You might think you’re a special little snowflake living a completely original life, but you’re not. Your whole existence is boring and predictable and that won’t change even if you manage to wield the magical skills of an artist.
“The problems of today’s artist are the problems of yesterday’s artist — and I suspect, of tomorrow’s also. As the French say, ‘plus ça change, plus c’est la même chose.’ (The more things change, the more they remain the same.)”
— Michelle Gaugy, Art Consultant, via Quora
A lot of the struggles you face in life are timeless. You could choose to see that as a bad thing, but there’s also a flip side to it: knowing what to expect allows you to be prepared.
In that spirit, I did some research and asked fellow artists what their biggest struggles are, and boy did I get some answers. So if you think you wanna be an artist, read on for the top 5 struggles you must overcome.
1. You have to find a way to pay your bills
Unless you magically start getting a universal basic income in the near future, you have to find a way to make enough money in order to live your life.
While the rest of your problems will be art related, paying rent every month is going to be the mother of them all. You have two options: get a day job or monetize your art.
If you choose the day job, then you can make whatever money you need to live your life at the level you desire in a pretty straightforward way.
If you choose to monetize your art, however, you have elected the way of pain.
Congratulations on owning a business! You are now in charge of marketing, sales, inventory, fulfillment, and bookkeeping. Let me know when you get around to that art, ah-hyuck!
Bonus option: become a sugar baby to fund your art.
2. You’ll never have enough time in the day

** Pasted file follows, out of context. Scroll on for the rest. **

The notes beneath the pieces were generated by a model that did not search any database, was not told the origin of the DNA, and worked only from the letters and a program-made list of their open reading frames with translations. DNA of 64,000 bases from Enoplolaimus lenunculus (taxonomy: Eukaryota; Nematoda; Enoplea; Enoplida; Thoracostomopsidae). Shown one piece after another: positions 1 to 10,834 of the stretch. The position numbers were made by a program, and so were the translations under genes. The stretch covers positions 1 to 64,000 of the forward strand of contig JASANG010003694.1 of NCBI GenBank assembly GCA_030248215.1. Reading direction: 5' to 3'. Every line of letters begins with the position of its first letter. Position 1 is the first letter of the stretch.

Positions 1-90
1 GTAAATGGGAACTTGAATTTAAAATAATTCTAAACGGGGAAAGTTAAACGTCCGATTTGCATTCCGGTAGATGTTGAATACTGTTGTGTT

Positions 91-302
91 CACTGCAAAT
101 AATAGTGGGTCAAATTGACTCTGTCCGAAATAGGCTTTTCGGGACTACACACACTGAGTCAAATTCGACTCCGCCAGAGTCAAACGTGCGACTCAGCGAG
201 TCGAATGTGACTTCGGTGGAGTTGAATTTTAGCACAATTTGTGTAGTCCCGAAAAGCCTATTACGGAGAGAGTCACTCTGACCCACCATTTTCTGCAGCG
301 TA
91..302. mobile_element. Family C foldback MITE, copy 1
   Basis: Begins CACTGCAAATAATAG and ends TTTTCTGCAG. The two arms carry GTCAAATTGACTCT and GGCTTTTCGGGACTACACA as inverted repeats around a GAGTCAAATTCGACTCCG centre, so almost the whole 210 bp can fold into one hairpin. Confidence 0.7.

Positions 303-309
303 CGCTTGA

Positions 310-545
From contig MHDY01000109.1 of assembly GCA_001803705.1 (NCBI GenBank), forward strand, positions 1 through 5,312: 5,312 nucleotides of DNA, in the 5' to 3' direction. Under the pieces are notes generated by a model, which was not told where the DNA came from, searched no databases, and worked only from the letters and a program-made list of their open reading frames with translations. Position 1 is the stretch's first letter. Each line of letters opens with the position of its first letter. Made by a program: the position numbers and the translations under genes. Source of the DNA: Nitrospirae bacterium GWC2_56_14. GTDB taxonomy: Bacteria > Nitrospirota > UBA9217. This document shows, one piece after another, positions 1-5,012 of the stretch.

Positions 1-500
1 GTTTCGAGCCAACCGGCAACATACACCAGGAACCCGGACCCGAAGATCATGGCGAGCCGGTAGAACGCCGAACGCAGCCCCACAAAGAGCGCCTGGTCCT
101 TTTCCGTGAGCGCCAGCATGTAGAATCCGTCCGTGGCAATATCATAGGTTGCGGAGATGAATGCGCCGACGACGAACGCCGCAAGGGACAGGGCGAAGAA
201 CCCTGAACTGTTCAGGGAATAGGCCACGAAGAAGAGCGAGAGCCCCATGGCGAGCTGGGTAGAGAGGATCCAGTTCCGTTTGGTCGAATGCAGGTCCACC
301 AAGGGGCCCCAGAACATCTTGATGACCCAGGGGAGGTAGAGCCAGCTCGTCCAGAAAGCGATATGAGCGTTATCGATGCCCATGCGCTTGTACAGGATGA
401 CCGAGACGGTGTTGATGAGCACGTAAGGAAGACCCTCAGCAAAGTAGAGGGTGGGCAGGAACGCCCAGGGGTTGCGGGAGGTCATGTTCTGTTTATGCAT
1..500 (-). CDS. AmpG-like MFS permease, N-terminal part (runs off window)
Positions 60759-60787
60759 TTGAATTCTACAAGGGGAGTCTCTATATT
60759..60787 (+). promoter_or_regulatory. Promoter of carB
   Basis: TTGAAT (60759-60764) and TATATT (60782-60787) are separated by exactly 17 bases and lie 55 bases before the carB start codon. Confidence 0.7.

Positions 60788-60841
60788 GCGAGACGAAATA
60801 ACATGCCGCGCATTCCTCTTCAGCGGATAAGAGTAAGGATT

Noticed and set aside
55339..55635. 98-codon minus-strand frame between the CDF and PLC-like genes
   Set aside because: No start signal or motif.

“The biggest problem I face? That’s easy. Time. Never enough, given the demands of making a living.”
— Anne Cox, Painter and Rug-hooker, via The St. George Dragon
If you’ve been following along, a portion of your day has already been allocated to your financial concerns, anywhere from 2–8 hours probably.
You now have between 0 and 6 hours of energy left for the day, woo!
If you expect to be productive for every single one of those hours you better get ready for some bad news, bub. Andrew Lewis expertly describes your next problem here:
The timing of your time! How complicated do things have to get?! Chuck Close famously said “Inspiration is for amateurs. The rest of us just show up and get to work,” but sometimes it’s just not that easy Chuckie baby!
On Quora, art consultant Michelle Gaugy also discussed another phenomenon where it takes time for artists to switch from a defended business mode to a more vulnerable and open artistic mode. So that’s a thing you’ll have to cope with. Will it take minutes, hours, days, weeks, months, or years to switch modes?! Bet you can’t wait to find out.
On top of all that, you need a well of experience to draw from. Yes, you need to consume as well as create. You gotta fill yourself up to spill yourself out, and that takes time, which you’ll never have enough of ever again if you want to be an artist.
3. You have to master your craft and find your style
This may surprise you, but artists don’t just plop out of the womb with magical art abilities.
You’ll spend a not-insignificant number of years sharpening your skills and finding your style. How fast that happens depends on a number of factors including your level of talent, consistency, methods of learning, amount of privilege, and more.
Anyhoo, the first thing you should do is learn the fundamentals of art and get yourself to a point where you have a reasonable understanding of what the heck you’re doing. One day you might even look back on this as the easy part.